Compassion Week

What’s your passion, this Passion Week? Anything worth risking your life?

I attended a conference at Esalen Institute at Big Sur this past week, which gathered filmmakers and activists to share media strategies for promoting reconciliation among the religions of Abraham: Judaism, Christianity, and Islam. At one point the conversation focused on how to prevent war between Iran and Israel and America. People professed strong feelings about the brewing crisis.

“Are you willing to die to prevent this war?” asked one of the participants. The room fell quiet.

The man who asked the question was Abdullah Omeish, a filmmaker born in Libya but raised mostly in the US. He had gone to his homeland to document the revolution against the dictator, Gaddafi. He had left his wife and young kids in America to risk his life to record the story of the Arab Spring in his homeland, and had returned with videos of the uprising, which he showed us.
For Abdullah, this was no empty question. Nor was it for Jesus.

Jesus was passionate about creating a reign of divine love on earth, to replace the oppressive Roman empire in his occupied homeland. He was compassionate with the poor, the sick, the women treated like mere possessions, the Samaritan outcasts, the people seen as “unclean”. Passion Week is a time to remember Jesus’ intense commitment to love, peace, healing, and economic and social justice. His passion led to his death. But it transcended the cross on which the Romans killed him. His passion throbs in us now, inspiring us to spend our lives, and sometimes even to put ourselves at mortal risk, in the service of the most vulnerable among us.

Abdullah’s question has no easy answer. But it is one that further emboldens us to witness and work for the kingdom of compassion we want to create in this world. Now’s the time for active citizenship for the peaceful prevention of nuclear proliferation in the Middle East. Now is the time for protest against the Congressional budget plan that would cripple America’s social safety net. It includes a massive 17% cut in the Food Stamp system. Fact: the entire charitable, donated food system of America – through churches, temples, soup kitchens, Food Banks, etc – distributes a dollar value of food that is only 6% of all federal government food aid for the poor. (Source: Bread for the World, a major evangelical Christian charity, quoted in FIXING THE MORAL DEFICIT by Ronald J. Sider, 2012, p 89.) The amount of the proposed reduction in Food Stamps would be roughly double the amount of food that is provided by charity in America! Churches can’t collect canned goods fast enough to make up the shortfall. But they can mobilize faithful voters to reject this shameful budget proposal. And they can pray in worship – not to cut taxes on the rich, but to bless the taxes we pay and ask God for inspiration to press for the money to be spent compassionately. (Celebrate the Blessing of Taxes in worship on Sunday, April 15)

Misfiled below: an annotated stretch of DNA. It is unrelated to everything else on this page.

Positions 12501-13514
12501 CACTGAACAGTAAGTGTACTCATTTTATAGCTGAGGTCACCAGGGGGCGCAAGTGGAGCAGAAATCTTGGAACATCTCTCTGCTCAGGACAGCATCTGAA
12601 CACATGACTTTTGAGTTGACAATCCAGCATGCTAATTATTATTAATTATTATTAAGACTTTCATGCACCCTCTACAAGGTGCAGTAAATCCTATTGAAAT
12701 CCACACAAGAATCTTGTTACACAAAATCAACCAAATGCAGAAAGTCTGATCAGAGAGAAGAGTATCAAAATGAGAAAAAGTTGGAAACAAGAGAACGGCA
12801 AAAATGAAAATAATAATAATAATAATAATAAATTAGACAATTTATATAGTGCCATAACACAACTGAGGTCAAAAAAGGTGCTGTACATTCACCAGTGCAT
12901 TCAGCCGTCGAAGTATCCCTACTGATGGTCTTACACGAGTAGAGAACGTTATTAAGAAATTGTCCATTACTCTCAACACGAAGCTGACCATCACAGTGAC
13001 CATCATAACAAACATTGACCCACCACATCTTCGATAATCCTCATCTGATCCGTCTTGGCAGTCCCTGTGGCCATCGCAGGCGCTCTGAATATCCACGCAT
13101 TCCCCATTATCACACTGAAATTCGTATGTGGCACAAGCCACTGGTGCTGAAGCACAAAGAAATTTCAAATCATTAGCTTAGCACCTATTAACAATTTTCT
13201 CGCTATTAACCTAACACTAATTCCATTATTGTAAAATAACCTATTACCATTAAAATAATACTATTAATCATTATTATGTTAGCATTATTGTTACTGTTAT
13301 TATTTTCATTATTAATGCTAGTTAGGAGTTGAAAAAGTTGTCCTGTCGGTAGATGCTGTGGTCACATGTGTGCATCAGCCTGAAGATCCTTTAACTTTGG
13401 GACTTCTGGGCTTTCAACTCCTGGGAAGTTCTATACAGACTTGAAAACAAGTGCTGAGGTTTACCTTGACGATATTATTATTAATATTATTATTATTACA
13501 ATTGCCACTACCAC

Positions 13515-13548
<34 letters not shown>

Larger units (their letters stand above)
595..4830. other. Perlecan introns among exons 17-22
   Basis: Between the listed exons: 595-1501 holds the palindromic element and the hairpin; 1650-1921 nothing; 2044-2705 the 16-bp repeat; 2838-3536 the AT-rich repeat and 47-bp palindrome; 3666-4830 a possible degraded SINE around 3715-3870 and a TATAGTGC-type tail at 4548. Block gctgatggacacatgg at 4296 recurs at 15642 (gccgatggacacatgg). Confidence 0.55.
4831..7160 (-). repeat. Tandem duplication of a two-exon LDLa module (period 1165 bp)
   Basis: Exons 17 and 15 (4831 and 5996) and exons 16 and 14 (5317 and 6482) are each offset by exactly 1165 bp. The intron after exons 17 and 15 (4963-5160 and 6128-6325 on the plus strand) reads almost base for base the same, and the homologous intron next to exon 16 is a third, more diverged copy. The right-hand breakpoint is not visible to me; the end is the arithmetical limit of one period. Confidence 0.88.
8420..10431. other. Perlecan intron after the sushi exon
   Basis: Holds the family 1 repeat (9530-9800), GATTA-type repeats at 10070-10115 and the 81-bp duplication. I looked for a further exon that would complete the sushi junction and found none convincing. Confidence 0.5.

As we contemplate the cross on Friday and the empty tomb on Sunday, may the passion of the Christ be resurrected within us – for the sake of the common good!

About Jim Burklo

Rev. Jim Burklo is the Associate Dean of Religious Life at the University of Southern California in Los Angeles. An ordained United Church of Christ pastor, he is the author of three books in print, OPEN CHRISTIANITY (2000), BIRDLIKE AND BARNLESS (2008), and HITCH-HIKING TO ALASKA: THE WAY OF SOULFUL SERVICE (2013). See more about him at jimburklo.com .


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